To Grow in Love: Perseverance

by | Jul 12, 2018

Dr. Lisa Kimball (holding certificate)

“When you get right down to it, it’s the only purpose grand enough for a human life: not just to love, but to persist in love.”  
Sue Monk Kidd, The Secret Life of Bees

This is the fifth reflection in a summer series I’ve entitled To Grow in Love.

In his sermon at the Royal wedding, and every sermon he’s preached before and since, Presiding Bishop Michael Curry reminds us that sacrificial love has the power to transform lives and heal our world. Yet that kind of love is, by definition, difficult and costly. My question this summer: How do you and I grow in our capacity for such love, perfectly revealed to us in Jesus?

As the General Convention moves toward its conclusion, I’m reminded that growth in love requires perseverance. Among the thousands of Episcopalians gathered, I have seen how the faithful practice of love over time shapes a human heart. Through the ones who persevere, the love of Jesus shines in and through their humanity.

Perseverance is evident in the work of General Convention itself. In the first few days, all engaged in the legislative process felt the enormity and complexity of our task. More than once I wondered how we could possibly work through some of the truly divisive issues before us. But through prayer and perseverance—people showing up in committees, hearings, and late night conversations, supported by countless saints working behind the scenes—the process has moved forward. What seemed impossible one day was accomplished the next. Where we were in danger of falling into old patterns of conflict, a new foundation emerged upon which nearly all could stand.

Even more inspiring have been the quiet examples of persevering love in our midst. On Sunday morning, for example, the Episcopal Church Women (ECW) honored a woman from each diocese for her distinguished life of service. From the Diocese of Washington, Ms. Paula Singleton received well-deserved recognition for the breadth of her ministry. Later in the week, another EDOW lay leader, Dr. Lisa Kimball, was honored for her steadfast commitment to faith formation. Lisa is among the most beloved leaders in our Church because of her faithful, persevering love, and in particular for her mentoring of young people.

Presiding Bishop Michael Curry and Bishop Griselda Delgado / Bishop Griselda Delgado and Bishop Mariann Budde

All at General Convention were moved to tears when the Episcopal Church of Cuba was officially welcomed back home. You see, over 50 years ago, in the wake of the Cuban Revolution, the House of Bishops voted to remove the Episcopal Church of Cuba. Through years of intense persecution, Episcopalian Christians in Cuba quietly persevered. As the political climate in Cuba has grown more accepting of religion, the Episcopal Church has grown in vitality and public witness, guided by the inspired leadership of Bishop Griselda Delgado. This week we were privileged to cast our unanimous vote to receive Cuba back into the Episcopal Church. In her words to the Convention, Bishop Griselda paid tribute to the generations of Cuban Christians who persevered in the hardest of times.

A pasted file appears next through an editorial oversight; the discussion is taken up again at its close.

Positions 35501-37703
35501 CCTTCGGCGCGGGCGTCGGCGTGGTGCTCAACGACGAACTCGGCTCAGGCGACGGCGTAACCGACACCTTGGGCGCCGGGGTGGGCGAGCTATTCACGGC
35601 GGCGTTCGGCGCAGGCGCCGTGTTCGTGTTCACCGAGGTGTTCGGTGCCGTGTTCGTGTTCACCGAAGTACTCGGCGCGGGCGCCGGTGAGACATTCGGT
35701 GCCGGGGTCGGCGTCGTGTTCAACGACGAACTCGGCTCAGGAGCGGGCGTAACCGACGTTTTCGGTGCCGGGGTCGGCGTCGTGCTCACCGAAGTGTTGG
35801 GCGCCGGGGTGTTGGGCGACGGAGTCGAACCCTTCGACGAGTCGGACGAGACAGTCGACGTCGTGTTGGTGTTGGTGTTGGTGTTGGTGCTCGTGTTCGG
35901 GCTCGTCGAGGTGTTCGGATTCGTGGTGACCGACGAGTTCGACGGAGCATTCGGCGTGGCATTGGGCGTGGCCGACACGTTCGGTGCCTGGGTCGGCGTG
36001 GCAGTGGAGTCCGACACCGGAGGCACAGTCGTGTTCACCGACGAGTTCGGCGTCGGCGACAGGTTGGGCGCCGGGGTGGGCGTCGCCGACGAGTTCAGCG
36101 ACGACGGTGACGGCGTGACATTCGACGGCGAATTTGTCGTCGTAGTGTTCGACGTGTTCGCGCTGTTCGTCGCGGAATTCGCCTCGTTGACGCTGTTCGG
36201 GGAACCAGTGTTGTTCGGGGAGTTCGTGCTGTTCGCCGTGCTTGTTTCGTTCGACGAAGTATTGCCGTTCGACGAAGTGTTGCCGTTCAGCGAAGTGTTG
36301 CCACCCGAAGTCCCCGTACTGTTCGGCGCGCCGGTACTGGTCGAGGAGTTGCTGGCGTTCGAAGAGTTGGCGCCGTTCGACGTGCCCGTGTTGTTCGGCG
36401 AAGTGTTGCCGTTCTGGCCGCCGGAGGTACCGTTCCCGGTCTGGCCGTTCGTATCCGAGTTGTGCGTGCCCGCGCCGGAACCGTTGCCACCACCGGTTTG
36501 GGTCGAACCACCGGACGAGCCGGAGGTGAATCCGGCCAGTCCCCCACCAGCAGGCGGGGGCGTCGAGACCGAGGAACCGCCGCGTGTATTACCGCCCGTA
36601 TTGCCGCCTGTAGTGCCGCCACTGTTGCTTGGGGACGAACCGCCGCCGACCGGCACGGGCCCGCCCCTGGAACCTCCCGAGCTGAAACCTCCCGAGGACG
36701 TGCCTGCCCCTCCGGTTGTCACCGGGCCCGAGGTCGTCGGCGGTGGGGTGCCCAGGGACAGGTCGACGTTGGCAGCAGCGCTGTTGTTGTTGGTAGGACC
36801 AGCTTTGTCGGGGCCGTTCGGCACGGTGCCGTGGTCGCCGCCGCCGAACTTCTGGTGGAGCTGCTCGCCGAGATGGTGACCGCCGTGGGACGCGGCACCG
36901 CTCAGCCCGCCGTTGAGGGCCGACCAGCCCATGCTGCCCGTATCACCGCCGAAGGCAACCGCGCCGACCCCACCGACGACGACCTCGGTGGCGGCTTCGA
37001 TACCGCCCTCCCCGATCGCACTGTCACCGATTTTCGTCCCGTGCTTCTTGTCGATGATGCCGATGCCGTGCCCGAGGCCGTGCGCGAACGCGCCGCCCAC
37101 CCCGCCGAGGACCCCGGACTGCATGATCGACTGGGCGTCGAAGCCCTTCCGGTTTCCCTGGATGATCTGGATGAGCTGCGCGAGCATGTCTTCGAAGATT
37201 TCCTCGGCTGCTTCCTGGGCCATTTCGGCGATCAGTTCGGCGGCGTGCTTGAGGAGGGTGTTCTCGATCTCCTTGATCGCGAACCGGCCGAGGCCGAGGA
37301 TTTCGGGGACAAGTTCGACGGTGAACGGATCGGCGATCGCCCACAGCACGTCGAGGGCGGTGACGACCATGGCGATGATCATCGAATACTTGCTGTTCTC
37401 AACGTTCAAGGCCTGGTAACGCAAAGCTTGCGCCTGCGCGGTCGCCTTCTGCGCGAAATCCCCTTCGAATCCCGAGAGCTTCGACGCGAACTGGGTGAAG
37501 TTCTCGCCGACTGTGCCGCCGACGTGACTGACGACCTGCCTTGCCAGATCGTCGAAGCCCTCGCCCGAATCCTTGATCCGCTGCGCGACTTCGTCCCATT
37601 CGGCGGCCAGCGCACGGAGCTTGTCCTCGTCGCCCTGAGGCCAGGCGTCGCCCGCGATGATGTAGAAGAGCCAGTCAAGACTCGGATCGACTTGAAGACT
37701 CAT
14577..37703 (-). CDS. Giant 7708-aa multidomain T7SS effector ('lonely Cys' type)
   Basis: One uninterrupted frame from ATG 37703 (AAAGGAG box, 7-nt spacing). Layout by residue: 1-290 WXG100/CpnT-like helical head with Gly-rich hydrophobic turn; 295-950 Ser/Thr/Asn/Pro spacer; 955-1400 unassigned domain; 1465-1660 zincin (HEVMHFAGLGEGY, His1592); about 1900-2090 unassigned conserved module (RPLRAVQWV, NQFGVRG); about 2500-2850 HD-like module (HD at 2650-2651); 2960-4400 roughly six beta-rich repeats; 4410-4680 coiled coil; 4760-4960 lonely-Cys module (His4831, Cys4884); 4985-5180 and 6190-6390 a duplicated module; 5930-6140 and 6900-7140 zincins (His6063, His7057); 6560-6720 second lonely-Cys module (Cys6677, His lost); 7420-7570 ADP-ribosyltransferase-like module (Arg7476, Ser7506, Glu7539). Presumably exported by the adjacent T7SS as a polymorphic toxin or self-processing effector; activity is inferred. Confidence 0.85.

Women Leaders of the Episcopal Church  surround Bishop Griselda Delgado

One final example: I attended a worship service to celebrate and mark the end of the Episcopal Women’s Caucus. The Caucus was founded in 1971 by brave, loving and persistent people who believed that women could be called to the priesthood. For more than four decades, the EWC has advocated for women to be priests and bishops. It’s hard to remember now how strongly the Church fought against women’s ordination. Were it not for the fierce and faithful advocacy of the EWC, there would not be women leadership at all levels of the church today. But now, its leaders discerned that it was time for their ministry to end, allowing space for rising generations to find new ways to respond to God’s call. Sometimes perseverance in love means letting go.

To persevere in love is not easy, but those committed to the way of love accept suffering as part of the cost. St. Paul writes in his letter to the Romans, “We know that suffering produces endurance, and endurance produces character, and character produces hope, and hope does not disappoint us, because God’s love has been poured into our hearts through the Holy Spirit that has been given to us.” Such is the life of one who is committed to following Jesus. As we follow him, we received grace to grow in our capacity to love and to persevere.

Our Presiding Bishop, whose leadership here at General Convention and beyond is persevering love personified, often encourages with the words of Negro spirituals: “Hold on,” he’ll say, “Stay strong. Keep your eyes on the prize. Hold on.”  

Jesus is with us, holding us up, leading us on. He’s with you, wherever you are, as you face whatever challenges lie before you. It’s his strength we can lean on; his love that perseveres in and for us.